Abject Aesthetics: Structure, Form, System
The final section views abjection in aesthetic terms. The essays in part 3—by Nicholas Sammond, Eugenie Brinkema, Thomas Lamarre, and Rob King— approach the abject as a vital critical category for understanding the fraught relationship between pleasure and violence—in all its forms and surface guises. First drafted before the 2016 elections, these essays excavate the abjected objections long simmering just beneath the surface of American political life and cultural values. They help us understand how abjection has long been incorporated in and by the national body politic.
In “A Matter of Fluids: EC Comics and Vernacular Abjection,” Nicholas Sammond explores the circulation of immanent and persistent wartime traumas—both the nightmarish residues of World War II and the unthinkable and unremitting possibility of nuclear war—in Cold War–era pulp comics, especially in Mad magazine. Sammond discusses how romance, horror, and satire comics and magazines mobilized the abject in their images (especially those of corrupted flesh, blood, spit, and sweat), as well as through destabilized graphic designs. He argues that in their insistent repetition they formed objections to an increasingly pervasive domestic authoritarianism that marked the early days of the Cold War. Sammond notes that vernacular media such as comics translated the extreme abjection of an already heavily constrained postwar femininity into blatantly misogynistic social commentaries—even though media makers imagined that misogyny as an incisive critique of normative performances of gender and social repression during the Cold War. “Life in the vernacular,” Sammond claims, “plowed the furrows of the banal, offering in the mundane and repetitive themes of love, sex, and death a riotous rebellion against a postwar project that could only imagine … a deathless fantasy of love in the service of the future.”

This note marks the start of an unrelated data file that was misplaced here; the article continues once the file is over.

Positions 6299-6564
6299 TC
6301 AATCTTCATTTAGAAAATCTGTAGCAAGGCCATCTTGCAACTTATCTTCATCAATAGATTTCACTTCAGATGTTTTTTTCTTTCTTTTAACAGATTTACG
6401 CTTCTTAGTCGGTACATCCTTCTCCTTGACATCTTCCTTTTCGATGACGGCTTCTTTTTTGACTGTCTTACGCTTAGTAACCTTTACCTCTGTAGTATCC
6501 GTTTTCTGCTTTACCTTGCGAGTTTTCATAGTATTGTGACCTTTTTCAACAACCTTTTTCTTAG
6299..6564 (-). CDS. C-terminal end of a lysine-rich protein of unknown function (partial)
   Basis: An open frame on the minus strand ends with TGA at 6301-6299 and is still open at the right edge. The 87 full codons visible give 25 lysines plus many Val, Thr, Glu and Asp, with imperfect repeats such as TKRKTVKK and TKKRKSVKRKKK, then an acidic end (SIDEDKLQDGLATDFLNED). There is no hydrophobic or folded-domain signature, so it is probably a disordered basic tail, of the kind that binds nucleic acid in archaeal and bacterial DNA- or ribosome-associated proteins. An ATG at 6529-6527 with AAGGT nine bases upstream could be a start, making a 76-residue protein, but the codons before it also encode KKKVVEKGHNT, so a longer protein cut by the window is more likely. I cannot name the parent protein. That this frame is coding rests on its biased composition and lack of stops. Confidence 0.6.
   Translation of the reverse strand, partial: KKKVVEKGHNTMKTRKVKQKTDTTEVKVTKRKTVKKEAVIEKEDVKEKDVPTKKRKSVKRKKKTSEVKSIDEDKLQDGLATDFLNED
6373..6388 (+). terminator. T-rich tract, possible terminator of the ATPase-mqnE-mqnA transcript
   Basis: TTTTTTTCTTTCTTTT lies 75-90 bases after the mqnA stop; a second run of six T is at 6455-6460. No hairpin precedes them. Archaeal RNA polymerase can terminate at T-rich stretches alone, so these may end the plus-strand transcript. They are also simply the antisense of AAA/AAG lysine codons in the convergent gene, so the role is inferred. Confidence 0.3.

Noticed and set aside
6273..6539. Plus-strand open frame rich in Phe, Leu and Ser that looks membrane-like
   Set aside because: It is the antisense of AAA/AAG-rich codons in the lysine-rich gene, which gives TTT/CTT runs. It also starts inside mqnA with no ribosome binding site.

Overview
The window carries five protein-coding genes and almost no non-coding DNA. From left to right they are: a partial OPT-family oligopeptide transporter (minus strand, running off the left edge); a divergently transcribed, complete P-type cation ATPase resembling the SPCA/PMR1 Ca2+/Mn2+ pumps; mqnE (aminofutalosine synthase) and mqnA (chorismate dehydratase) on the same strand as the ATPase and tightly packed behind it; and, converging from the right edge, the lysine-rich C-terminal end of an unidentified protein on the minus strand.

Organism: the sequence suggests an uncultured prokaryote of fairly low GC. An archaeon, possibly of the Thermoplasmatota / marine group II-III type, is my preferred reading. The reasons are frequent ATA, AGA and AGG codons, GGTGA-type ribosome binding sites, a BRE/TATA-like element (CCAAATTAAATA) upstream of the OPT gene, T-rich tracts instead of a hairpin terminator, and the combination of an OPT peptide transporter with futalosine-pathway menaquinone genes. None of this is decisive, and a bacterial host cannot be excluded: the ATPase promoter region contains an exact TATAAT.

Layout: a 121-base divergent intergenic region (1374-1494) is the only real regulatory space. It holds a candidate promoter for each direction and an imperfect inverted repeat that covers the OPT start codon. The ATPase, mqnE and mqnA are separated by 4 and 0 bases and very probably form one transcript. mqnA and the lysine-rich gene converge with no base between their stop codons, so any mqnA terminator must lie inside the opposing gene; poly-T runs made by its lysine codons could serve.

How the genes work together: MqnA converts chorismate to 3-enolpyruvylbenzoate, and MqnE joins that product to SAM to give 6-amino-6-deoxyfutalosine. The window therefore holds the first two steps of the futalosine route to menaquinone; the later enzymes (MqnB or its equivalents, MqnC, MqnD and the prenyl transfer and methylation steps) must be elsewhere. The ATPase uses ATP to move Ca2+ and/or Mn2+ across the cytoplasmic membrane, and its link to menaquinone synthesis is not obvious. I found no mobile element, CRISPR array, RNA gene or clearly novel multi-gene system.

In “Spit * Light * Spunk: Larry Clark, an Aesthetic of Frankness,” Eugenie Brinkema demands that we see abjection as form, refusing to assimilate the abject’s graphic excess into the symbolic order to which (in some accounts) it stands as Other. Closely reading the cinematic and photographic work of Larry Clark through the lens of radical formalism, Brinkema insists on moving beyond “the canon of signs of abjection,” which mistakes that which is abjected for the act of abjection. Instead, she argues for a critical practice that relinquishes “the easy ascription of abjection to things presented to the eye and mind, thrown in the path of the subject as a nameable, precise sensual content—the definite article of that sticky load, this maimed corpus.” For Brinkema, rather than incorporation, the more productive move is to argue for “abjection’s notion of downcasting, lowering, casting off to describe a formal language of uncluttered openness, sincerity, simplification, clarification, a brutalizing of visual language through a paring down to a radical program of exclusion.
The abject, in this formulation, presages an eruption, whether into laughter or violence (or laughter as violence), wherein the expulsive force of abjection is often preceded by a disease, a sense of irritation. Thomas Lamarre looks at manga comics for teenage girls, such as The Wolf Girl and the Black Prince (Hatta Ayuko, 2011–), surveying their meticulously administered worlds for how they inflect and refract abjection. “A Series of Ugly Feelings: Fabulation and Abjection in Shojo Manga” mounts a detailed critique of Kristeva’s “weight of meaninglessness” through what Sianne Ngai calls the “ugly feelings” that haunt popular Japanese shōjo manga, comics marketed primarily to female adolescents. “Ngai stresses how difficult it is to determine whether ugly feelings are resistant or acquiescent in political terms,” Lamarre argues, “precisely because they are not object oriented.” He analyzes the “objectless feeling of irritation” that arises in encountering manga, both through its depiction of interspecies roleplaying scenarios, and in the diffusion of the story across different serial media. Focusing on manga’s formal heterogeneity, Lamarre argues provocatively that the irritation that serialization inspires “generates a feedback effect that allows for the conveyance of abjection, as information for the series,” and in this case is “the noise whose amplified feedback makes the Wolf Girl series into a self-organizing multimedia franchise system.”